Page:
Things for which there should be German words

I haven't posted in almost a month because I have been basically traveling nonstop since the semester ended and haven't really had time to sit down with Nunal. Cataloging my travels can't possibly be of interest, but having spent 10 days in South Texas I can confirm that this remains a bright spot on my personal map. A few days in Florida confirms the opposite. I also spent some time in the superb libraries at the University of Texas at Austin, so the Yin of conjunto music and barbacoa tacos in San Antonio was balanced with the Yang of the Benson Latin American Collection library.

I left town with a feeling that was extremely hard to capture--that powerful sense of anticipation and relief (cresting as the semester came to a close) that I have an upcoming sabbatical that begins the instant the semester ends. I was thinking there likely is a 21-letter German word that captures this ineffable feeling--if you know what it is, let me know.

I am told there is already a Engli…

Corridos de Caballos Famosos

I've been thinking about the astounding Kentucky Derby results and wondering if any one is going to write a song about the winning horse, Mine That Bird.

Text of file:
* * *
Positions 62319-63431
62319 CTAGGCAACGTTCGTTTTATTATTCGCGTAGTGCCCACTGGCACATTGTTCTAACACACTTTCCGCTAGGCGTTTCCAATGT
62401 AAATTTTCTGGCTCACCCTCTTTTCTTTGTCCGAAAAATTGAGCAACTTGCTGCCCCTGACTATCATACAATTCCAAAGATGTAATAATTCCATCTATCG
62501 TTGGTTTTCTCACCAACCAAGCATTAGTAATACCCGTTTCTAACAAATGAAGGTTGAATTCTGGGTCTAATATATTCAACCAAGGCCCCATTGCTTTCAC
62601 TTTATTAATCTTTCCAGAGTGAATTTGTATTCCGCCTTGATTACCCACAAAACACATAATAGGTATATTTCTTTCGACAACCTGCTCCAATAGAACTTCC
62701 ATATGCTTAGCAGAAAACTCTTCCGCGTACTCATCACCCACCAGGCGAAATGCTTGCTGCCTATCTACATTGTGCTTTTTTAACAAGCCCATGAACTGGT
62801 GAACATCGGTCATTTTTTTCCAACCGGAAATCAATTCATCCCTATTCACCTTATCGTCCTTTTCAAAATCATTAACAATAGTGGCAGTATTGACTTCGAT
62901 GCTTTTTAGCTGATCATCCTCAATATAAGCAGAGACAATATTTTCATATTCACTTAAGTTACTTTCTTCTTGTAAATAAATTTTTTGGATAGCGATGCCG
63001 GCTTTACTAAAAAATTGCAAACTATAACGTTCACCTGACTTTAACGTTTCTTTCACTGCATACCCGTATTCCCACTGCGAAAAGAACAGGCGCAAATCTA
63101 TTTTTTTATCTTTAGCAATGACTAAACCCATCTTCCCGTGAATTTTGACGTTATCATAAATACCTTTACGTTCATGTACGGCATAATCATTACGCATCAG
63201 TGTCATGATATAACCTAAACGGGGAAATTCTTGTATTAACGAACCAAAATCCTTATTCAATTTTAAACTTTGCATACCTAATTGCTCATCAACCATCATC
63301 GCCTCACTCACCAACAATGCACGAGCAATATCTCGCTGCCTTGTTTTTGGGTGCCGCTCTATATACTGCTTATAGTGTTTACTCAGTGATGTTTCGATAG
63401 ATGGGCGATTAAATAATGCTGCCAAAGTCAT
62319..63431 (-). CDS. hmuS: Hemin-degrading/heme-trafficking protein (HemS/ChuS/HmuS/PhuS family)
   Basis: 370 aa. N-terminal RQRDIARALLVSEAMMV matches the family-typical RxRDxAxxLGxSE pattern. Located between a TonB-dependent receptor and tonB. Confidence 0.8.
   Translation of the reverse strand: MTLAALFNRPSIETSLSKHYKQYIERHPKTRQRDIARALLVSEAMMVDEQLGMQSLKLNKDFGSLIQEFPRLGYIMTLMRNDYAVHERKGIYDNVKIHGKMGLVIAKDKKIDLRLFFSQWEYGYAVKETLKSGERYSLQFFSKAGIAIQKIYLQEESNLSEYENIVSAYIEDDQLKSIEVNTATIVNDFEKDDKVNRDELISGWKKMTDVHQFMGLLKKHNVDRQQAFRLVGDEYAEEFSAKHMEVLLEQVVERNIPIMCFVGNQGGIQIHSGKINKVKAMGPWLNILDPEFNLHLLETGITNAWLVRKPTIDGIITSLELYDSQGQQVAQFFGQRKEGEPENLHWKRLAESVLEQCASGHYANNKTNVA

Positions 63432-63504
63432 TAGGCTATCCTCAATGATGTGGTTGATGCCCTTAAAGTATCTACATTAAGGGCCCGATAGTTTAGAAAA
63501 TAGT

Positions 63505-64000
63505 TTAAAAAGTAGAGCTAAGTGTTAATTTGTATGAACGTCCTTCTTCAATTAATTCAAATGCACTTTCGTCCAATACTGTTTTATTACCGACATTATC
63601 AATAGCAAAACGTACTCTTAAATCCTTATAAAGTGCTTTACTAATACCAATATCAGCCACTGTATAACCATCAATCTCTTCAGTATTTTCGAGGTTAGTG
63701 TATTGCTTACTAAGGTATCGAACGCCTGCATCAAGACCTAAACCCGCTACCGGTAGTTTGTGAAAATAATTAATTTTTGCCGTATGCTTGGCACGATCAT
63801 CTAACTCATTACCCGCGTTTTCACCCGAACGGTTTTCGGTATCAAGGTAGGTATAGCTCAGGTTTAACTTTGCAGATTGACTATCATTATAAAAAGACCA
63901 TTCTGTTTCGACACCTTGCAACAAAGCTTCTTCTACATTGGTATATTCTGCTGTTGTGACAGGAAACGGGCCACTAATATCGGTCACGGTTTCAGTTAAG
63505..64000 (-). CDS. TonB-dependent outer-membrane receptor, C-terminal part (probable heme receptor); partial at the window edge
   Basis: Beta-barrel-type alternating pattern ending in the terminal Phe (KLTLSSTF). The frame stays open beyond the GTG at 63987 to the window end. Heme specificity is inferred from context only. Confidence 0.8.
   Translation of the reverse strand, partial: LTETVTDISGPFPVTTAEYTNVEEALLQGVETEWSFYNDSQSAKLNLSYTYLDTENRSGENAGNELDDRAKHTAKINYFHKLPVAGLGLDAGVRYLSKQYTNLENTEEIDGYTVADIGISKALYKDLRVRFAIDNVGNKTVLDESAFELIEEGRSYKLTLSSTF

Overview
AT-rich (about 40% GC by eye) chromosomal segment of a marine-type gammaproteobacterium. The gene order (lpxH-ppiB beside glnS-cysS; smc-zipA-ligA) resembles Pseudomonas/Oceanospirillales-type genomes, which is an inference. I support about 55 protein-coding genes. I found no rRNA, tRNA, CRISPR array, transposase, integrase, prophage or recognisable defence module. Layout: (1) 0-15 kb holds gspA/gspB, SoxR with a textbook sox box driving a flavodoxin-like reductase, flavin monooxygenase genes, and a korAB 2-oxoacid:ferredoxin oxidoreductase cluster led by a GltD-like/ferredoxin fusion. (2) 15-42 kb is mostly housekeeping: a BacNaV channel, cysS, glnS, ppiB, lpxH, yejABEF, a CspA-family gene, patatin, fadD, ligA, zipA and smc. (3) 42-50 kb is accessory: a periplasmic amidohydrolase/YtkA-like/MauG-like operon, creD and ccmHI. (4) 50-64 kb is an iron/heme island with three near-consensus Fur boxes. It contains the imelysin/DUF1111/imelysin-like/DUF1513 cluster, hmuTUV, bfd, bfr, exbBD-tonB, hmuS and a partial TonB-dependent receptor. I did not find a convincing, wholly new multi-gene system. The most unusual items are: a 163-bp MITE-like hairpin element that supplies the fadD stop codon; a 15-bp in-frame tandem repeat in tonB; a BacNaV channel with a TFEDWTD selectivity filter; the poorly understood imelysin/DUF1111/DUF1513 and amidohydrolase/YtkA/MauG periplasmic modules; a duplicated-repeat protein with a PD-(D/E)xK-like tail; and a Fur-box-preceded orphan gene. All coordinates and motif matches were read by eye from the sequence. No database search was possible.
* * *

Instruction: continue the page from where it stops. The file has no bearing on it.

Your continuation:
There are a couple very relevant traditions of horse songs that should, in a perfect world, yield at least a few songs about this horse.

Not least, there is that great Kentucky tradition typified by "Molly and Tenbrooks", which, of course, is the quintessential horse racing song based on an 1878 race at Louisville (before even there was a Churchill Downs). Even more importantly, this is one of the most historically significant bluegrass songs. It was one of Bill Monroe's favorite songs and it was the song that the Stanley Brothers first recorded in the style of music picking invented by Bill. To quote Richard D. Smith, who wrote an essential biography of Bill Monroe, that recording "proved that Bill's music had gone beyond being the sound of just one band. It was now a true, recognizable genre." (p. …

At least they aren't harvesting their organs, yet

Geez, how thin skinned do you have to be to be offended by this sort of treatment given to passengers on Aeromexico flying into freedomland Singapore:

The space age microfiber get-ups are cool, but the scanner is the winner

And no wonder they are freaking out over there and quarantining people--this is a disease in which literally tens of people are really sick.

China, predictably, is reacting with a combination of excess and speed:

"Since Thursday, when an infected passenger from Mexico City arrived in Hong Kong, Chinese health officials have been rounding up his fellow passengers, as well as some Mexican travelers on other flights who showed no sign of illness. The man who arrived Thursday is the only confirmed case of swine flu in China.

Among those the authorities have sequestered are a number of Mexican passport holders who had not been home in months, including a consular official in Guangzhou who was briefly held and tested after he returned to China from a trip to Cambodia.